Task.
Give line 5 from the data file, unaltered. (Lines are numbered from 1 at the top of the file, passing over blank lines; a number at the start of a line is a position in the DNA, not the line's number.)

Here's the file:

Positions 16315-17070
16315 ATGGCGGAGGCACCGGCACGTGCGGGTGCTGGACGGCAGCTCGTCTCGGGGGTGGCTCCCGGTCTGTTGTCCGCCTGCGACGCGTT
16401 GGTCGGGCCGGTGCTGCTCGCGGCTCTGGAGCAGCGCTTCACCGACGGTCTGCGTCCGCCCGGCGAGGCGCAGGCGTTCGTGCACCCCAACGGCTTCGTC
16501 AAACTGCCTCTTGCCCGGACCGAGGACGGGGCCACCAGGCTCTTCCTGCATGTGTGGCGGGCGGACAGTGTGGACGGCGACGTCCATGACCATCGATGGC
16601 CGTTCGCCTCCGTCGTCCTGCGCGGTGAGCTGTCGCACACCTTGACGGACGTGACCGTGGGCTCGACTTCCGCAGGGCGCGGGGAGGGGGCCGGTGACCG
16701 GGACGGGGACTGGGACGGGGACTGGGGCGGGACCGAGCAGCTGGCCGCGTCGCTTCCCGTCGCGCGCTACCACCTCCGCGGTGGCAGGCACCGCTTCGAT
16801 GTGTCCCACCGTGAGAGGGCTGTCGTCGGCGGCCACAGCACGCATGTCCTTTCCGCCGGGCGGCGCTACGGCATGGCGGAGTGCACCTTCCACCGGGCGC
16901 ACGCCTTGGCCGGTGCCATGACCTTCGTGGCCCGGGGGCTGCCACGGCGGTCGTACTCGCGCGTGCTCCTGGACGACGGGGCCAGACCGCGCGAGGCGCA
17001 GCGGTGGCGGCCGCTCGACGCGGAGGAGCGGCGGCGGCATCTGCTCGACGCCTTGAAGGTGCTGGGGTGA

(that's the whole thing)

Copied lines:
16601 CGTTCGCCTCCGTCGTCCTGCGCGGTGAGCTGTCGCACACCTTGACGGACGTGACCGTGGGCTCGACTTCCGCAGGGCGCGGGGAGGGGGCCGGTGACCG